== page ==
Hi Cactus Jungle crew, I just noticed a dry scabby lesion on a Copiapoa hypogaea of mine (see attached photo). I’ve sprayed it down with neem oil, but are there any additional steps I should take?
If the infection has scarred to “firm and crusty” the Neem should be enough to deal with it. If it is still moist and gooey it might help to clean it with 3% Hydrogen peroxide a few days apart and then retreat with Neem. The peroxide will help seal the damaged tissue as well as kill off the infection. Take care,
Hi Hap, That Eulophia I bought last week is growing great, the new shoots are almost three inches and going fast. I forgot to ask when it was last fed and when I should give it another feeding. Very happy with this one, was on the wish list for a while. Thank you. Brendan
The Eulophia petersii was fed late spring and could get another low strength dose any time now. Either orchid or cacti food is appropriate, just stay away from over-strength chemical types and make sure it is well balanced. Eulophia seems to do best when treated a bit more like a cactus than an orchid, but it does enjoy having some regular food like an orchid. Just make sure it dries out between waterings.
I bought a couple of these a short while ago. They are not flowering and look unhappy to me, pleas advise.
Your Bulbine frutescens looks like it recently was in bloom – I can see a couple recently finished blooms on the bloom stalk in back. But the real issue is why isn’t it blooming up a storm like they often do. Sometimes they do rest between bloom periods. And it looks like it’s not getting a lot of sun. In fact, the plant is looking very full in the photo, so I think in this shadier corner it’s decided to produce new leaves rather than blooms. I would get it out into more sun. I also recommend repotting it into the ground or a bigger pot, with fresh cactus soil and lots of organic nutrients.
We bought this plant from you about 1.5 years ago. It has, up to now, been doing great. Last August we moved to a warmer climate (90-100 degree days in summer). I increase watering to once a week when the temperature goes up. In Spring and Fall I water apx. every 10 days, and in winter every 3 weeks.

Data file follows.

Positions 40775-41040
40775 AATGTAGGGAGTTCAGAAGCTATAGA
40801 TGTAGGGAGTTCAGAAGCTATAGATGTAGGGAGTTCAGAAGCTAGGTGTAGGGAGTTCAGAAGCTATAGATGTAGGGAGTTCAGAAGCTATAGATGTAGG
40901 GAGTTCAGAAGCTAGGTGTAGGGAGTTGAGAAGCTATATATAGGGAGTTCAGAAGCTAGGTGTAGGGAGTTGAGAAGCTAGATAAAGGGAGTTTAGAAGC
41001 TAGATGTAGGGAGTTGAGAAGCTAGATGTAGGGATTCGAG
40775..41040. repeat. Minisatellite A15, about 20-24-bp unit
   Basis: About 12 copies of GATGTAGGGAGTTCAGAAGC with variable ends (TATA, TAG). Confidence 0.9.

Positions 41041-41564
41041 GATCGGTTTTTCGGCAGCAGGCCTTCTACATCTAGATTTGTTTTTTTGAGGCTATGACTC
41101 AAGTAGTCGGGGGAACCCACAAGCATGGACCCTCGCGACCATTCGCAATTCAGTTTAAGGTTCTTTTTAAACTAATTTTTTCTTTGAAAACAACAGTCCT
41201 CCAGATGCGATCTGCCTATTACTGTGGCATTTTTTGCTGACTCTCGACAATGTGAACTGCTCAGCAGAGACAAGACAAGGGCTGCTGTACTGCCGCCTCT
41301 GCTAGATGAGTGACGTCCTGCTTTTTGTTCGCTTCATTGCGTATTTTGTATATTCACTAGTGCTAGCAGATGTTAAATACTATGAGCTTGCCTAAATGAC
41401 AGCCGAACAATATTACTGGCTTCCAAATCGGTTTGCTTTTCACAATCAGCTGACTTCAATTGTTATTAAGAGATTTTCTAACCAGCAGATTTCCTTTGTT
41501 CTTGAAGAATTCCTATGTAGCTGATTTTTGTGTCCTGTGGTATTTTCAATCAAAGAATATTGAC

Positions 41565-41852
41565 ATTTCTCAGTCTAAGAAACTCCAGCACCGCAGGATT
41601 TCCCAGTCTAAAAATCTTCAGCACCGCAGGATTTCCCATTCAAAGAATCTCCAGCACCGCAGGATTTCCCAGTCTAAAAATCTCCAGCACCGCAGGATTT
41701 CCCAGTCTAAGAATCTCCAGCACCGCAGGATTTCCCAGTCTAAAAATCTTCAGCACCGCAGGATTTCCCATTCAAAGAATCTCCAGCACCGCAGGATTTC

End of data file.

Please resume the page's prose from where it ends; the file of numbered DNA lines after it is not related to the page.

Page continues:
Our plant thrived last fall, winter and early spring and there was a lot of new growth. About a month ago I noticed that some of the leaves were turning yellow, withering, and dropping off. Initially I thought I needed to water more and made sure I was on the 1x a week schedule. This hasn’t helped and the problems continuing. Please help with any advice! I’m worried about the plant, it’s dropping more and more leaves.
I’ve attached some photos- I hope they help.
The plant has scale and possibly mealy bugs, but it’s hard to tell from the photos. It sounds like you’re watering the right amount, but you may want to check to make sure the soil is dry between waterings, and then water.
I would recommend fertilizing and spraying for the pests. We use neem oil for scale and mealy bugs, and we mix our own nutrients for cactus that we call “Cactus Meal”. I would also suggest using Liquid Kelp right now to help it. If you are still in Northern Cal. you could bring the plant by and we can take a closer look, as well as set you up with neem and the nutrients.
Caroline from Marin sends us 2 photos of her recently planted succulents.
I purchased this cactus from you about a month ago. The leaves are slowly turning black, almost as if they are burning? I live in Marin and it recorded full sun almost all day. Any advice?
Hi. I purchased this aloe plant from you about a month ago and sent a note last week because I was concerned it wasn’t doing well. It seems to be getting worse. Here is a recent picture. Any suggestions what could be wrong?
Hap was gracious enough to provide an extensive answer discussing Mediterranean climate plants in Mediterranean climate summers (That’s us!)
Both of your plants, Aeonium “Sunburst” and the Aloe striata are winter growing plants from Mediterranean Climates just like ours (the Aeonium is from the Canary Islands and the Aloe from South Africa), where all the rain is in the winter months and summers are basically a long drought.
To deal with this they have a summer dormancy period (just like many native Californian plants) where they shut down and nap for the summer and then wake up with the onset of the winter rains and start their active growth stage.
The Aeonium deals with the summer dormancy by letting some of the lower leaves dry out and curl up, to reduce surface area exposed to the sun and the Aloe by doing something similar as well as developing Carotenoids (red and orange pigments) that are more resistant to UV during the long hot summers and increase in the intensity of the sunlight and UV.